One of the marks of a good Home Secretary is a healthy wariness of those in authority who come begging for ever-greater powers. The former Labour Home Secretary Charles Clarke failed on that score. Just over a decade ago, the police persuaded him that they needed the freedom to lock up terror suspects for 90 days without trial. The rebels who defeated the Labour plan were right: ten years later no one has presented a case of a suspect who committed an act of terror because they had to be released before the 90 days were up.
Theresa May, who has confronted the police unions with such admirable fortitude, is now showing worrying signs of falling into the same trap as Clarke. This week she published a redrafted Investigatory Powers Bill, after the original one published last year was savaged by a succession of parliamentary committees for its casual expansion of state surveillance powers. The revised bill comes with long documents pleading the case for its two most contentious provisions: the scanning of huge volumes of telecommunications data in order to identify patterns of phone and internet use, and the retention of data on all computer users’ internet activity for 12 months. What powers the security services already possess in the field, claims the first document, have foiled seven terror plots since November 2014.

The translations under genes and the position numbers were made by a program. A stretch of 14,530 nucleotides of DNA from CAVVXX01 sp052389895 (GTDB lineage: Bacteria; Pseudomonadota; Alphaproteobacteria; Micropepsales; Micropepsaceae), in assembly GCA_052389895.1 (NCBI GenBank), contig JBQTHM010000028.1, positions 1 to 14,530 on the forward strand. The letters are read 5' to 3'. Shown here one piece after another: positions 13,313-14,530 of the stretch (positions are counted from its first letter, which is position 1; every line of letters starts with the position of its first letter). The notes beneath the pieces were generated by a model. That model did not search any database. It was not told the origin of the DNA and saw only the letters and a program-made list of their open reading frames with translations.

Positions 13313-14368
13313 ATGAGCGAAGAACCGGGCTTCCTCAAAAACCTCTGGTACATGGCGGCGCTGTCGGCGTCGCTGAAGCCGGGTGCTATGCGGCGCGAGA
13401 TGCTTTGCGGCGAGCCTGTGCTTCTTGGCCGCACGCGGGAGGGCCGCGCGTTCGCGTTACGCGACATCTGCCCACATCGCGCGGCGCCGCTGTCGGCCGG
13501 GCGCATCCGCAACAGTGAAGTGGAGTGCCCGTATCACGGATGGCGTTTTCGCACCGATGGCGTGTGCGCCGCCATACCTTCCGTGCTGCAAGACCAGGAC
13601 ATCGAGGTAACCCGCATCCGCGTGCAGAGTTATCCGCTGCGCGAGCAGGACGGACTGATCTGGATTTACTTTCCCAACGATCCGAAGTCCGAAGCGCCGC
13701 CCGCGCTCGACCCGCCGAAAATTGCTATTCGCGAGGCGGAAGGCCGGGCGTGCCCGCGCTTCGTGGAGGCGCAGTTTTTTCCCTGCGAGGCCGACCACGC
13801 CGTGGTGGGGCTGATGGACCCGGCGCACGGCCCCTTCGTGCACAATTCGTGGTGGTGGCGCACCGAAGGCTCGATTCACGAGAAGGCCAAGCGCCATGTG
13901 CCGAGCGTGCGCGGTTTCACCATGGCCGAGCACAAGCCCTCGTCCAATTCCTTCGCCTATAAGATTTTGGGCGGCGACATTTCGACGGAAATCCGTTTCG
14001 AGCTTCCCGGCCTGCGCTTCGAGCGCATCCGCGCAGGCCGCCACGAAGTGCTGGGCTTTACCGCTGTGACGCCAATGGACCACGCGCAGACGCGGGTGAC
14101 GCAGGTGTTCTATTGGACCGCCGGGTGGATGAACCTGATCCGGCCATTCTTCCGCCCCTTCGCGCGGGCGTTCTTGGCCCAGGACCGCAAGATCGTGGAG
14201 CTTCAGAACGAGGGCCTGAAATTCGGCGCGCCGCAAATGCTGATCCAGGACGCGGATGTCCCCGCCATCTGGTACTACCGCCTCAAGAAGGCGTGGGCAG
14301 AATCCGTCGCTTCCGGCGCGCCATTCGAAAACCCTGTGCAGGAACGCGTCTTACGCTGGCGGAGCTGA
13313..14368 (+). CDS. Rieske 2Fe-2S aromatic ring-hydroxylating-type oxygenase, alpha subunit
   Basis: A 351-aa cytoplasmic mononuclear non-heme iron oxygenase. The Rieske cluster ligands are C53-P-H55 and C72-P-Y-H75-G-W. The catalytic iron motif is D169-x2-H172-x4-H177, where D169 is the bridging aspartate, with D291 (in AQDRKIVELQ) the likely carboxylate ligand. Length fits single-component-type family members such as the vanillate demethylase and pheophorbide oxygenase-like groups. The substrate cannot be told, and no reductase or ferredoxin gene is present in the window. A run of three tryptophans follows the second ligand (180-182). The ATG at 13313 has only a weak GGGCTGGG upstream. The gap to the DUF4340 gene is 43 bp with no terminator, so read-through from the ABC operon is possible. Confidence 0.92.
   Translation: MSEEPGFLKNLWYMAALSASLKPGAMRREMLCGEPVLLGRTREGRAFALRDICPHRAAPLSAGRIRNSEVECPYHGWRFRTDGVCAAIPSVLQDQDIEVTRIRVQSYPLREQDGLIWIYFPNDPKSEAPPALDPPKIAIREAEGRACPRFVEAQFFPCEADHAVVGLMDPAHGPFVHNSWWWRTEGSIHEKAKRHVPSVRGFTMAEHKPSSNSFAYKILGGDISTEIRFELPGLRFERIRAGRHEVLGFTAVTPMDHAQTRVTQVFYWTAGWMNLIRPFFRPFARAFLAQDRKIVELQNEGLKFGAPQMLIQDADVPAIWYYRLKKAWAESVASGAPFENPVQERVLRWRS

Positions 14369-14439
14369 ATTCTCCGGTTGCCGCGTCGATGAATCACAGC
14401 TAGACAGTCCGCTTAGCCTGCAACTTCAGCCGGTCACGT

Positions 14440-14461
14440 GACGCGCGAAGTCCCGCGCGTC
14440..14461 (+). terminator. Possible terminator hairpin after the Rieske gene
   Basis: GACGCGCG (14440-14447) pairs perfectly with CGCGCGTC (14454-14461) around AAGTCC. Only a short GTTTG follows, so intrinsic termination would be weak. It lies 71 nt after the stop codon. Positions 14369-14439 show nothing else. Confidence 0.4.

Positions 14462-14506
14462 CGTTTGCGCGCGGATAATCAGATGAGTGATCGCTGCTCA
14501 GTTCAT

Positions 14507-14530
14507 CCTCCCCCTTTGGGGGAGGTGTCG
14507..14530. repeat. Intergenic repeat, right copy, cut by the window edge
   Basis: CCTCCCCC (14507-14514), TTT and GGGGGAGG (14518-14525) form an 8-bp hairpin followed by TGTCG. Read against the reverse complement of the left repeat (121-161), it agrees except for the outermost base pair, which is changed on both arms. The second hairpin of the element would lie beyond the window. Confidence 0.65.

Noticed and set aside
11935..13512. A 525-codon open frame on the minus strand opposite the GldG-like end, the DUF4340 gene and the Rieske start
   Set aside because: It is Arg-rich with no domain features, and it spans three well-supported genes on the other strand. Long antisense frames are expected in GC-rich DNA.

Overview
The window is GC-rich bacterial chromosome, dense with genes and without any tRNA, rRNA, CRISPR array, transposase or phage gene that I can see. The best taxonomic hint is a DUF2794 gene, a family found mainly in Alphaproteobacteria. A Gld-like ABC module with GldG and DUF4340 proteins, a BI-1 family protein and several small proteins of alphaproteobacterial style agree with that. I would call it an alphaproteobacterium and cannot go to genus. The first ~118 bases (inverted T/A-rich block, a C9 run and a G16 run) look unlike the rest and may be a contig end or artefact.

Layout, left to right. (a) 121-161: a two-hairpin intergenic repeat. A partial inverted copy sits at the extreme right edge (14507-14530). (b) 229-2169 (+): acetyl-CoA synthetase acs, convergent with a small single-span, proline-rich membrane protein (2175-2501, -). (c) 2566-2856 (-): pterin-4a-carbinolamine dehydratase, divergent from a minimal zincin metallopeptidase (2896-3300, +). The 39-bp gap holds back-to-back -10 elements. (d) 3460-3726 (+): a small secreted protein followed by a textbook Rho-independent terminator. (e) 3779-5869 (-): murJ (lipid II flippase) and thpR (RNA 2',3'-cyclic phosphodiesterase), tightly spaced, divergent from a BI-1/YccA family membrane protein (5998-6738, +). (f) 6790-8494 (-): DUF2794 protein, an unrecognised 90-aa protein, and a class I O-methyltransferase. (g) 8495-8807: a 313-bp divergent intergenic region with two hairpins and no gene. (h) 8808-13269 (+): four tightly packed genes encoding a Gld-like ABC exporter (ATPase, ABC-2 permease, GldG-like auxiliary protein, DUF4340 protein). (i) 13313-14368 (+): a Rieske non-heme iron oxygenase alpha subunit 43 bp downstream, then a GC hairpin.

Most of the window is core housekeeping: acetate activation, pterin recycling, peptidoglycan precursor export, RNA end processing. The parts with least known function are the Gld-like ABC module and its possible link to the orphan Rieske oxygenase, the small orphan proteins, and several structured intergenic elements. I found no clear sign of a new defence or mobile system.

We can take the Home Secretary’s word for this. But both documents miss the point. The problem with the government’s proposals is not that the powers available to the security services and to those parts of the police which investigate serious crime are too great. By and large, Britain’s spy agencies have earned the right to be trusted: they are not asking for any extra powers and have never abused the powers they have.